Wrong. Manhattan has a high concentration of wealth but a low proportion. Manhattan also has 25 percent on public assistance. New York’s ‘High’ Upper East Side is as Republican as Midland, TX. The Democrats are the artsy-fartsys, the middle and lower classes, the trade union members, ethnic minorities, the government clients of various forms of assistance. and of course the people who are just defending themselves.

      “Traditionally the most radical and dangerous leftist come from economically privilaged backgrounds. Bill Ayers would be a contemporary example.”

      By privileged you are back to referring to comfortable, not very wealthy. That paradigm I might agree with – After all, they had to go to college to get their ideas and they needed a little money to go to college.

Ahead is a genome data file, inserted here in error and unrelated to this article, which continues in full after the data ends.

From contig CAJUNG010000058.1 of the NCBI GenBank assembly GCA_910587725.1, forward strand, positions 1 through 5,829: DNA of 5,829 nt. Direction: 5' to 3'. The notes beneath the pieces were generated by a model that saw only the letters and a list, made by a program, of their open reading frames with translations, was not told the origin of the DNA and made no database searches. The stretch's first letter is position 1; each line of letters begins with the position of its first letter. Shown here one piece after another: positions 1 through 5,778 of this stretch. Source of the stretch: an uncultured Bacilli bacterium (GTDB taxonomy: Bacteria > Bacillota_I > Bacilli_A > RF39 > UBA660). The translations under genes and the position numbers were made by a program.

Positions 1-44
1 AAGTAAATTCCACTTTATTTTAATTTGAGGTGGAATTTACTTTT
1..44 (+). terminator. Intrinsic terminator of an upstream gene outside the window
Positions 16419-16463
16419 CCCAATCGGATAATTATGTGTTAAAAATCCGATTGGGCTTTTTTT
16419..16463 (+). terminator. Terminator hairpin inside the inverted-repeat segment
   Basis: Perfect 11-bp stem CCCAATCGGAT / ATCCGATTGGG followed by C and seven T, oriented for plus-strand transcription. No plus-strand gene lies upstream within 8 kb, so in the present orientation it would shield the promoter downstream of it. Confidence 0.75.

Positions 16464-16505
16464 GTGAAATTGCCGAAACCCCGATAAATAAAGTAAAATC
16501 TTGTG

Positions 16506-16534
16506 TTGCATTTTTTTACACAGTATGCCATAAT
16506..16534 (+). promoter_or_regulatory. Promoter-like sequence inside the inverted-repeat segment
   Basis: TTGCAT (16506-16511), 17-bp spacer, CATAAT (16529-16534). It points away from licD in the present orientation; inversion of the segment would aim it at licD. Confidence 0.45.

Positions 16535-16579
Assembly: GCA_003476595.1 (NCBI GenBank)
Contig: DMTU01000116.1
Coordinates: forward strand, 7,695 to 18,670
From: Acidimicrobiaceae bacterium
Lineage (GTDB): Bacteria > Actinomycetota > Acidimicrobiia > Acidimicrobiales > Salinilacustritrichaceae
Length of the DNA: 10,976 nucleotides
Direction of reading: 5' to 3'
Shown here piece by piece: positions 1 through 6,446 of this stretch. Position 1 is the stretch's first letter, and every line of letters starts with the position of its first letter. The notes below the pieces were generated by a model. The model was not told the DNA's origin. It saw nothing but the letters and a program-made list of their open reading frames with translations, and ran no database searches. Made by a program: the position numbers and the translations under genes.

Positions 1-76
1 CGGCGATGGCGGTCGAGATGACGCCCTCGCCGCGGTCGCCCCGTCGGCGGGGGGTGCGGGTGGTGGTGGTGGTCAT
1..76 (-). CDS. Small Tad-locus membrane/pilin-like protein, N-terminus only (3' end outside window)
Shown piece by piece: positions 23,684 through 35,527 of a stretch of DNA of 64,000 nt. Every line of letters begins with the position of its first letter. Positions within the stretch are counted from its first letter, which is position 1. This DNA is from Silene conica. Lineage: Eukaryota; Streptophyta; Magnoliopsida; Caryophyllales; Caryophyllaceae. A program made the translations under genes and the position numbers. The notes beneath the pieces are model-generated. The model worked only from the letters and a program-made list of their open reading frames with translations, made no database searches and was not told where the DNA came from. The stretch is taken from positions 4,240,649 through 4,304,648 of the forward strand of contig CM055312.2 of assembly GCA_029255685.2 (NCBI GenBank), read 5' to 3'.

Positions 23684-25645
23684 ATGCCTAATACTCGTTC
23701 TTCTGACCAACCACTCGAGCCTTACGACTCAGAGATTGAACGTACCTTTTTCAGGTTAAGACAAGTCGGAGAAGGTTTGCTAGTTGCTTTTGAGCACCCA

53. OBloodyhell Says:

      > That reminds me of Where the Boys Are

      Ginny — remember the movie, but never read the book. I assume I’m not the target audience. At 12-15, though, I was posdef the target audience on one level: Paula Prentiss in a bikini, even a 1960 bikini. Woof. She wasn’t my favorite at the time (oddly enough — Natalie Wood, Jill St. John — Robert Wagner was one lucky SOB) but well within my teenaged hormone-driven interests…

      ;oP

      >>> “Traditionally the most radical and dangerous leftist come from economically privilaged backgrounds. Bill Ayers would be a contemporary example.”

      > By privileged you are back to referring to comfortable, not very wealthy. That paradigm I might agree with – After all, they had to go to college to get their ideas and they needed a little money to go to college.

      You ARE kidding, right?